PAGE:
A Brief History of Soda

Assorted flavors and brands of glass soda bottles lined on two shelves
In the late 18th century an English chemist named Joseph Priestley created carbonated water by suspending a bowl of water over a vat of beer. The carbon dioxide escaping from the fermented beer found its way into the water and the rest, as they say, is history. The word "soda" can be attributed to the fact that carbonated water contains sodium chloride, sodium citrate and sodium bicarbonate. So it's no mystery why people began calling carbonated water "soda water". In this post, the team at Rocky Mountain Soda will look at the history of regular and natural soda, and track some of the ups and downs soda’s gone through since its invention.

Before There Was Soda, There Was Beer

We like to think of soda as being the first carbonated beverage but it actually was pretty late to the game when compared to beer. Beer has been around since before ancient Greece and was popular with the Roman plebs (but not the aristocrats who considered it vulgar and barbarian). And let’s not forget, Joseph Priestley (who we mentioned in the opening) hung his bowl of water over a vat of beer to infuse it with carbon dioxide and create soda water.

From Soda Water to Just Soda

Now that we’ve given props to beer for being the original carbonated beverage let's get back to the history of soda.

After Priestley first developed his method of creating carbonated water a decade and a half passed before anyone did anything with it. The person who first realized the commercial potential of soda was one Johann Jacob Schweppe, and if that name sounds familiar, it should. The company he founded in 1783 to sell his carbonated water is still in business today and is most famous for one particular product: Schweppe's Ginger Ale.

But although Schweppe’s original carbonated water was a hit with the upper crust most people at the time paid it little heed and it seemed like the commercial potential of soda water was perhaps limited. But the fates had something else in mind for Priestley’s invention.

Introducing: Flavor

At some point in the early 19th century, more than 20 years after Herr Schweppe started marketing his natural soda water, someone had a lightbulb moment and combined wine with carbonated water. The result would be familiar to anyone who’s ever had a wine spritzer. This new hybrid beverage became an instant hit, but there was a snag. Not everyone could afford the wine and carbonated water necessary to create the drink. And even though some folks began adding flavored syrups to soda water instead of the more expensive wine, uptake by the common man was still slow.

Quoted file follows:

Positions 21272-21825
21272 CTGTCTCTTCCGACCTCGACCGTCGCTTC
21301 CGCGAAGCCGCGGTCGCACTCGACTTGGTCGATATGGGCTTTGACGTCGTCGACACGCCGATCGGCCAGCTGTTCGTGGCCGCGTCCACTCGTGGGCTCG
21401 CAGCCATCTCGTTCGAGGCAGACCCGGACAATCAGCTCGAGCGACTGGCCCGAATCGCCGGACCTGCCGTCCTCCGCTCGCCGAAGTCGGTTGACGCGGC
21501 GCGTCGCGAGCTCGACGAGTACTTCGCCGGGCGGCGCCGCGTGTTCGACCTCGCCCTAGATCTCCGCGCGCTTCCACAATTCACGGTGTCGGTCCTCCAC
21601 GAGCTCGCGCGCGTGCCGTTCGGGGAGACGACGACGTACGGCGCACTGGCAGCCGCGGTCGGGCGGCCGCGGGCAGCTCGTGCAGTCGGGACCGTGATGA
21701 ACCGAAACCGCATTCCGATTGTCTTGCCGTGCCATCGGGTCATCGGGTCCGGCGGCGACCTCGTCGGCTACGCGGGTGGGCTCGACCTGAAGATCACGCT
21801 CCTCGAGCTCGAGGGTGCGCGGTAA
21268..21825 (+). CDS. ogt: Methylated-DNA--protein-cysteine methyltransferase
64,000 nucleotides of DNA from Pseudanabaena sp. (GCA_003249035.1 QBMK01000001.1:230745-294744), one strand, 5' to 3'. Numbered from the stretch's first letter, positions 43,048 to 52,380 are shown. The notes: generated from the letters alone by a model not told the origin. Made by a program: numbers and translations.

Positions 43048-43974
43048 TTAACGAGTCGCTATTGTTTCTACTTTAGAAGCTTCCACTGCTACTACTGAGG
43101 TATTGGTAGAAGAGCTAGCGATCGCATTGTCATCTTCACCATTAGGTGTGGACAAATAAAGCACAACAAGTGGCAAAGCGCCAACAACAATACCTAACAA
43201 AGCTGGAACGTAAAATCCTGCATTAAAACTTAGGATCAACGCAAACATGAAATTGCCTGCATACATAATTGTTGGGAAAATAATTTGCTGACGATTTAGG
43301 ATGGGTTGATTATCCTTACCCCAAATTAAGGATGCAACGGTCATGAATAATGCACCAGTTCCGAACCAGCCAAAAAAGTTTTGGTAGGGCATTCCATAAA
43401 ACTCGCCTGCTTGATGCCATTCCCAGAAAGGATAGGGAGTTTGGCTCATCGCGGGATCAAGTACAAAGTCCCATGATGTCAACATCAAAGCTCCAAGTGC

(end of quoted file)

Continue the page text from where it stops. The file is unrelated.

The Power of the Media

It wasn’t until after the end of the US Civil War that newspaper readership really took off in the US. And with the proliferation of newspapers came the proliferation of advertisements for all manner of Victorian era delights, including the newfangled flavored soda drinks. This caused a surge in demand for soda.

In 1892 an enterprising gentleman in Atlanta, Georgia patented a recipe for his own carbonated beverage that used cola nuts and a dash of cocaine to provide a nifty energy boost. He called his drink Coca-Cola or Coke for short. And although the cocaine was replaced with caffeine a few decades later the name Coke was here to stay.

Other soft drinks soon entered the market including modern staples like Hires Root Beer, Dr. Pepper and Pepsi. Again, however, there was an issue that was holding back the market: the lack of effective packaging. Because of that the new drinks were largely relegated to pharmacy soda fountains. But a lack of portability wasn’t the only issue. WWI, the Great Depression and WWII all dealt the fledgling soda industry major setbacks.

Enter the Soda Can

The decades following the Second World War saw the soda industry finally climb to its feet and start beating its chest. In 1948 Pepsi first began offering its product in cans, followed by Coke in 1955. In 1964 Royal Crown embraced the aluminum can and three years later Pepsi and Coke followed suit. 1962 saw the first pull tabs on cans, 1970 the first plastic bottles and in 1974 stay-on tabs were invented.

The rise of effective delivery methods for soda did create one significant victim: the venerable soda fountain. As more and more manufacturers embraced the can the popularity of these cultural touchstones began to wane, and by 1970 most soda fountains had been shut down for good.

Gluten-Free Vegan Natural Soda for a More Enlightened Age

Today soda is an integral part of global culture. Coca-Cola alone sells nearly two billion cans and bottles of its various sodas every day. But as soda has taken up a prominent place in the zeitgeist people have also begun to clamor for a better kind of soft drink.

Enter Rocky Mountain Soda.

Our natural soda is completely free of genetically modified organisms, as well as gluten, and is both vegan and kosher. We believe our customers deserve a soft drink they can enjoy without reservations, and the feedback we get from them only confirms that we’re on to something good. But don’t just take our word for it. Try any one of our soda flavors (or better yet, all of them) and see for yourself. We’re confident you’ll agree that Rocky Mountain Soda is what a soft drink should be.